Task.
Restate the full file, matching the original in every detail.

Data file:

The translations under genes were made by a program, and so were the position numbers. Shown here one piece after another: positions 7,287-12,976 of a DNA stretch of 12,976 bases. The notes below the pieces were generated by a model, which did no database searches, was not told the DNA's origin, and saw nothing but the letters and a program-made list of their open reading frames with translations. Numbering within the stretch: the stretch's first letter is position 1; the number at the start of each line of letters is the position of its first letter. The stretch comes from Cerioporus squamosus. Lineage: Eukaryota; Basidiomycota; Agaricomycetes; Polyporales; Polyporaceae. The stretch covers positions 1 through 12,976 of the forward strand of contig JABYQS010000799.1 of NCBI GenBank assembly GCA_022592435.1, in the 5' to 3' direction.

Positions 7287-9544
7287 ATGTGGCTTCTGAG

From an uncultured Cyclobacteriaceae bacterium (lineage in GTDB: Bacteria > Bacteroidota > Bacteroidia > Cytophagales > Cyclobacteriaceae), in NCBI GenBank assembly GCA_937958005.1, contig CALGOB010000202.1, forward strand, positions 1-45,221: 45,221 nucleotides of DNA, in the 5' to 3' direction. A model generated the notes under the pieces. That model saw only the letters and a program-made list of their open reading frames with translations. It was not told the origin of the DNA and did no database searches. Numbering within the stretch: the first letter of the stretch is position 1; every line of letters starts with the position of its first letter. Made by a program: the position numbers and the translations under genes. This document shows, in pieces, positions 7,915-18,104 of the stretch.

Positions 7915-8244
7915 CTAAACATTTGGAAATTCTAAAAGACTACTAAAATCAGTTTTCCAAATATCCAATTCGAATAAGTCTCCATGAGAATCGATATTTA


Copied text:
The translations under genes were made by a program, and so were the position numbers. Shown here one piece after another: positions 7,287-12,976 of a DNA stretch of 12,976 bases. The notes below the pieces were generated by a model, which did no database searches, was not told the DNA's origin, and saw nothing but the letters and a program-made list of their open reading frames with translations. Numbering within the stretch: the stretch's first letter is position 1; the number at the start of each line of letters is the position of its first letter. The stretch comes from Cerioporus squamosus. Lineage: Eukaryota; Basidiomycota; Agaricomycetes; Polyporales; Polyporaceae. The stretch covers positions 1 through 12,976 of the forward strand of contig JABYQS010000799.1 of NCBI GenBank assembly GCA_022592435.1, in the 5' to 3' direction.

Positions 7287-9544
7287 ATGTGGCTTCTGAG

From an uncultured Cyclobacteriaceae bacterium (lineage in GTDB: Bacteria > Bacteroidota > Bacteroidia > Cytophagales > Cyclobacteriaceae), in NCBI GenBank assembly GCA_937958005.1, contig CALGOB010000202.1, forward strand, positions 1-45,221: 45,221 nucleotides of DNA, in the 5' to 3' direction. A model generated the notes under the pieces. That model saw only the letters and a program-made list of their open reading frames with translations. It was not told the origin of the DNA and did no database searches. Numbering within the stretch: the first letter of the stretch is position 1; every line of letters starts with the position of its first letter. Made by a program: the position numbers and the translations under genes. This document shows, in pieces, positions 7,915-18,104 of the stretch.

Positions 7915-8244
7915 CTAAACATTTGGAAATTCTAAAAGACTACTAAAATCAGTTTTCCAAATATCCAATTCGAATAAGTCTCCATGAGAATCGATATTTA